How Confirmation Bias Slows Down IT App Delivery

Image "the downside of yes"

"the downside of yes"

The New York Times recently posted an interesting puzzle that sheds light on a critical issue affecting businesses everywhere. Participants are presented with a simple sequence of three numbers. They are then asked to identify the rule that governs the sequence — in this case the three numbers increased in size from left to right — and test other sequences to see if they can figure out the rule.

Here’s where it gets interesting. Most people will focus on testing sequences they believe adhere to the rule, and will guess the answer before testing any non-conforming sequences. In fact, 80% of puzzle takers guessed before testing a single sequence that might break the rule — despite the lack of any penalty for doing so.

The reason behind this is confirmation bias. People have a built-in desire for “yes” over “no.”

“This puzzle exposes a particular kind of confirmation bias that bedevils companies, governments and people every day: the internal yes-man (and yes-woman) tendency. We’re much more likely to think about positive situations than negative ones, about why something might go right than wrong and about questions to which the answer is yes, not no,” according to the Times.

What does this have to do with IT app delivery? Glad you asked. At the Intuit QuickBase EMPOWER 2015 conference, I had the good fortune to interview John Rymer, Vice President and Principal Analyst at Forrester Research and a leading expert in app development and delivery models. Among other things, we discussed the demise of traditional IT app delivery.

“Traditional software delivery is breaking down, primarily because it’s just too slow to deliver,” Rymer told me. “If we’re going to spend six to twelve months to deliver an application, the world changes within that time. It’s just too slow to deliver.”

Moreover, the same kind of confirmation bias demonstrated by the Times puzzle is partly to blame, according to Rymer. Traditional app delivery requires IT to perfectly understand business requirements before starting on development. This is unrealistic, says Rymer.

“Part of the problem is that we have this fiction that we can somehow elicit specific requirements from our business partners and get a perfect list of exactly what they need. Then we’ll go away for six months and produce that exact software. That never happens because people don’t know exactly what they want and need, and they don’t know exactly what’s going to work. Traditional software delivery processes have no toleration for that at all. There’s no ability to stop and reset and say, ‘Hey, we thought we had this great idea but it really doesn’t work for the business so let’s drop back and make a change.'”

In other words, traditional IT app delivery is rife with assumptions that end up causing failed apps and wasted money. Confirmation bias creeps into this delivery process as IT develops for what it assumes the business needs and only tests to those (often false) assumptions. In other words, IT prioritizes “yes” when “no” would better benefit the user.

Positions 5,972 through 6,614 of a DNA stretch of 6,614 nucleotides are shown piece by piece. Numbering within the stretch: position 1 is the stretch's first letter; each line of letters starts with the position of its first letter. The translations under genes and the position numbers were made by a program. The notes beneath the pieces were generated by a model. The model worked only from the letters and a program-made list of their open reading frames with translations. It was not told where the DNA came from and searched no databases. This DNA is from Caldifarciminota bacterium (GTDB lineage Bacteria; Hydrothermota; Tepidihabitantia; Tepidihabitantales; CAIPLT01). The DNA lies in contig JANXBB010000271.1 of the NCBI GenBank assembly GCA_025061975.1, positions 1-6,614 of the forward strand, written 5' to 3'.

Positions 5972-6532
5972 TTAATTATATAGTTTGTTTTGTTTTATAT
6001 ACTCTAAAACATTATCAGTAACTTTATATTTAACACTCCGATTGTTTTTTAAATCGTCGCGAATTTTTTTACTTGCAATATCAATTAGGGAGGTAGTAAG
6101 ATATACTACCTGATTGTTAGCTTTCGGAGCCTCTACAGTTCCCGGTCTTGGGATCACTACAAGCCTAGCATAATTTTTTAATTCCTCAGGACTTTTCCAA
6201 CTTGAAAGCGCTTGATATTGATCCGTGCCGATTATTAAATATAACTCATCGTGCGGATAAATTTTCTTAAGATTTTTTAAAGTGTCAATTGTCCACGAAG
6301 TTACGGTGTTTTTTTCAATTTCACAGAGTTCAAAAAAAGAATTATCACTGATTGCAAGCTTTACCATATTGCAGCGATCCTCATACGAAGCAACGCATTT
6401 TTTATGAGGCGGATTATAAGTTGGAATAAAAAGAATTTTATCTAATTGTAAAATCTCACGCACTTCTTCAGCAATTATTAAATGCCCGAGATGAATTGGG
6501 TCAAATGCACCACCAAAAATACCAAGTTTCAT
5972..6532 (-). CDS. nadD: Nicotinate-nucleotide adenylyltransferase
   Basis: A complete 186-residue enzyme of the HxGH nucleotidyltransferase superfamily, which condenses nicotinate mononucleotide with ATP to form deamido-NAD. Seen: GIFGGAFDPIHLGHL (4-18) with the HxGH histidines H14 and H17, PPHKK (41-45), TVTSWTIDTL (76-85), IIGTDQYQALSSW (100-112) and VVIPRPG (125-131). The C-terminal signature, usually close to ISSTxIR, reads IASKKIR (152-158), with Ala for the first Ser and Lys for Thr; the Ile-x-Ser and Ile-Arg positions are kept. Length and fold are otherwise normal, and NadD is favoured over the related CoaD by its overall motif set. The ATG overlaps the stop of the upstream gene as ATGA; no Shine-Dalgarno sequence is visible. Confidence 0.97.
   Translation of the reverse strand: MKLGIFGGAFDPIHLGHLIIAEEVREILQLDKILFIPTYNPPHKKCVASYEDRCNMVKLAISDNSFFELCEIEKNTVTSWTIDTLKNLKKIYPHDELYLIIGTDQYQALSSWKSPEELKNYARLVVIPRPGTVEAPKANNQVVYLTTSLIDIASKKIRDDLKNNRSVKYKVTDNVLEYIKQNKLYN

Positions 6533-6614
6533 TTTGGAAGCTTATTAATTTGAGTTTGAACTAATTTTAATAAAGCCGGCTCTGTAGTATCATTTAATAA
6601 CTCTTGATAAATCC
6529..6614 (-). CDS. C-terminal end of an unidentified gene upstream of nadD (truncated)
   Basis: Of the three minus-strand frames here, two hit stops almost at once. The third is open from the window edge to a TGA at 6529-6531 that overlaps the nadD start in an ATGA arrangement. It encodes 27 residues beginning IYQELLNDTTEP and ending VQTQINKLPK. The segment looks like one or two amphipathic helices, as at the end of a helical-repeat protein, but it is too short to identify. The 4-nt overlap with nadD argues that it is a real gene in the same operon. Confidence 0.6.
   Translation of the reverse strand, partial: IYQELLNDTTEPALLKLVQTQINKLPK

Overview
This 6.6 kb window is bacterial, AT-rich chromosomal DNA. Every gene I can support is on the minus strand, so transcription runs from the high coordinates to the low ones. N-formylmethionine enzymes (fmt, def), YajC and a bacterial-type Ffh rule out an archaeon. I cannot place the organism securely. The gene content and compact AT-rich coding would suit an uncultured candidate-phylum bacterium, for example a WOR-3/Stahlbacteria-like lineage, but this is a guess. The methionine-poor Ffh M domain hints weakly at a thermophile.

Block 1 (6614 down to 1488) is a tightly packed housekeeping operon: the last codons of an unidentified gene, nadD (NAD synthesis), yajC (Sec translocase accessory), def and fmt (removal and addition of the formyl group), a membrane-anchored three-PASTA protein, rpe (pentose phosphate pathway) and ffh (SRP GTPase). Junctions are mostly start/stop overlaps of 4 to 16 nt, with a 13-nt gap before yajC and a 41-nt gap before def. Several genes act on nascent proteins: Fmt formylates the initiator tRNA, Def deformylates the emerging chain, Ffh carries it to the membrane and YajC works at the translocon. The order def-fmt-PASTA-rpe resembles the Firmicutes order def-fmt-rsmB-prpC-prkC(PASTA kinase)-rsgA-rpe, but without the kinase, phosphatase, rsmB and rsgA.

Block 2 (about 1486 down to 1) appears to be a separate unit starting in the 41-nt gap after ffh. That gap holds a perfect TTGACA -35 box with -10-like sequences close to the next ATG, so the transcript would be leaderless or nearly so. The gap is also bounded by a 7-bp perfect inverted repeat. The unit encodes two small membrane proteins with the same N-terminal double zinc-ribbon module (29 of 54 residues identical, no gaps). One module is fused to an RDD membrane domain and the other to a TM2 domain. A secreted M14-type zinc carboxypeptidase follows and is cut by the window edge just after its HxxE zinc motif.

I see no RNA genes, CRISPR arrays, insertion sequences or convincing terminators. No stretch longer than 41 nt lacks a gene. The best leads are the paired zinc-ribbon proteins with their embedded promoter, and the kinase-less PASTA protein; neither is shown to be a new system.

Delivering Apps Faster with Less Bias

Thankfully, some IT leaders are getting smarter about how they deliver apps. Instead of embarking on a huge requirements-gathering quest and coding in the dark for six months, a new breed of IT leadership has adopted concepts like agile development, continuous delivery, and rapid prototyping.

At Ceva Santé Animale, a global veterinary pharmaceutical company, CIO François Tricot uses Intuit QuickBase as a platform to rapidly develop applications that fit his users actual needs. Ceva’s internal app store includes more than 120 QuickBase apps, which can be customized and deployed quickly by IT. Apps that would require six months of development in a traditional IT organization can be delivered in a matter of days or weeks.

“QuickBase helps me deliver, in a matter of days or weeks, applications to users according to their needs. The classic development process takes about six months to finish anything, if not a year. If I do that, I lose my job because the users would not be happy with the service they’re getting from IT,” says Tricot.

At Ministry Health Care, CIO Will Weider also uses QuickBase as a rapid application development platform to deliver new apps to users, many of whom are empowered to customize their own apps after IT has delivered.

“We’re able to deliver solutions faster because we don’t have to stand up a server. We don’t have to order parts. We don’t have to go through a software selection process. We don’t have to do extended testing because we have new applications that we’ve never seen before. We have a platform that we can automatically add applications to in an instance. We’re confident in that platform. We’ve used it for thousands of different things. Essentially people can just go from the time they know they have a need for a solution and just take it and run with it. That’s how things have gone much faster,” says Weider.

Ultimately, rapid application development on a low-code platform is a way IT can mitigate the effects of confirmation bias. Users can be full participants in the design and prototyping of their own apps, removing the burden on IT to get to “yes” without all the information they need.

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